On the day I visited, alternating Calibers passing through the glass-enclosed paint area received coats of steel blue or light khaki.

The area's glass wall enables workers to monitor the robots and cars from behind it.

By the time the freshly painted cars descend to the main assembly floor from the second-floor paint shop, they're ready to get some "trim and chassis" – that is, wire harnesses, instrument panels, lights, glass windows, an engine, wheels, brakes, and all the other parts that make a car work. This is where the cars really start to come together.

Many parts along this portion of the assembly line, which is longer than a city block and snakes up and down the floor seven times, come preassembled. That speeds up the time it takes to install them. Workers snap or bolt them into place as though they were pieces of a giant puzzle.

What happens when cars are finished? Workers drive them off the line. They also give them a little "workout" or roll test – revving the engine up to 60 or 70 miles per hour to test the speedometer and the brake and shift functions. They also check for any faulty codes in each car's internal computer system.

Then, one by one the cars are washed and inspected. Those that are ready for delivery get a little sticker – a seal of approval – before being taken to a parking lot outside, where they're loaded on trucks and delivered to dealers around the country.

"It's fun and interesting work," says Emmet St. Andre of labor relations at the plant. "The day goes by quickly because we work in teams and rotate around." He adds that to work on cars, you must be good with your hands, be able to think rationally, and be able to learn something new quickly.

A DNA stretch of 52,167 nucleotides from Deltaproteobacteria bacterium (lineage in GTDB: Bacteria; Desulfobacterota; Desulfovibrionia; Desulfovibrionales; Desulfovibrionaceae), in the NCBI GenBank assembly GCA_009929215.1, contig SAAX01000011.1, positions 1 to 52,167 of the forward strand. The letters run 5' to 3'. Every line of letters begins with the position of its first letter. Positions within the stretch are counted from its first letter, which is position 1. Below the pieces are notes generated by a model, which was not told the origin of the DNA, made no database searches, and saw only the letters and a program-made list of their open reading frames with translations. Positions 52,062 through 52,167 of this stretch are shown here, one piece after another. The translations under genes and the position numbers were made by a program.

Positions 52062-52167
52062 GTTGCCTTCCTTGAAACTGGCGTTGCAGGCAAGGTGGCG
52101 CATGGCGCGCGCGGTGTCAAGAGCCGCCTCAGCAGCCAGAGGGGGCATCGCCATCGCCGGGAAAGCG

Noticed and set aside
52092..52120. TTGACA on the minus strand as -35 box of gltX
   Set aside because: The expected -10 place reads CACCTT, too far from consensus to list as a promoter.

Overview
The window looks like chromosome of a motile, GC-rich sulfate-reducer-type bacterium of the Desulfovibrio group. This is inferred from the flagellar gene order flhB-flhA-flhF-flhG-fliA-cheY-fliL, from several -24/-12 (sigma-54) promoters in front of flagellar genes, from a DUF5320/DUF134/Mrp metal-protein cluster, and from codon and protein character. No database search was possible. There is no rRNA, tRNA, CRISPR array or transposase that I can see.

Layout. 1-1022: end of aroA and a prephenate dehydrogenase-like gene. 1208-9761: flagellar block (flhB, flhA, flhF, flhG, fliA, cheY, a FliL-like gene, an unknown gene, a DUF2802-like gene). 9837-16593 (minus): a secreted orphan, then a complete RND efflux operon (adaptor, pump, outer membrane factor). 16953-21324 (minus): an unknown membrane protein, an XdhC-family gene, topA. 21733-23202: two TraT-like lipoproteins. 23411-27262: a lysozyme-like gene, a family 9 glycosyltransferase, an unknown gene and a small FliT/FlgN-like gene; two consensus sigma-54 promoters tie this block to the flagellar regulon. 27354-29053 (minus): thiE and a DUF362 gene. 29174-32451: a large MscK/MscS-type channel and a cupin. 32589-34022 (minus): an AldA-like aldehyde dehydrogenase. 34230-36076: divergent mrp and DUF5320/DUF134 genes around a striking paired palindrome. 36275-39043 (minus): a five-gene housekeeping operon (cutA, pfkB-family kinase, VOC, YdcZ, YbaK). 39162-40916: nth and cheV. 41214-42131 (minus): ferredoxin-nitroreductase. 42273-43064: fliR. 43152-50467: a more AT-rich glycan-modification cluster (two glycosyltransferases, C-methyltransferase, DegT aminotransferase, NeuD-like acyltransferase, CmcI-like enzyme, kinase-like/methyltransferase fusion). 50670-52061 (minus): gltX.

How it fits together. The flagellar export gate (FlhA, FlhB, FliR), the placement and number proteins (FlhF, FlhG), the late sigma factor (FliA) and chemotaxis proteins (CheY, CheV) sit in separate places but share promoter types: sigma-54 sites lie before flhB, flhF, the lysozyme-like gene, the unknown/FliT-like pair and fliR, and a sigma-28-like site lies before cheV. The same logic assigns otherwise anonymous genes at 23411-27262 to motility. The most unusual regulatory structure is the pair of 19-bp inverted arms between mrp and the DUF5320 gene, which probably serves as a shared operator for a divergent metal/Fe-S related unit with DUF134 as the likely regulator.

The next time you go for a ride with an adult, try to figure this out: If a new car is completed at the Belvidere Assembly Plant every 42 seconds, how many cars were finished in the time it takes you drive to your destination?

• To see a slide show about carmaking, go to

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Where does the water go?

Did you know that approximately 800 gallons of water are used during the construction of just one car? At the Chrysler Assembly Plant in Belvidere, Ill., that adds up to about 1 million gallons of water a day or enough to fill more than 40 average-size swimming pools.

Environmental specialists at the plant are working to reduce that amount. Using less water will not only save money, but it also produces environmental benefits.

Water is used throughout the assembly process for various purposes, including washing cars and testing their waterproof seal.

But every time water is used, it collects chemicals, grease, and oils from the production process. So all that water must be treated before it goes back into the ground or the local water supply.

That's why the auto plant has an on-site water treatment facility. It processes water used in the production of cars, separating or eliminating chemicals and oils, and making the water usable again.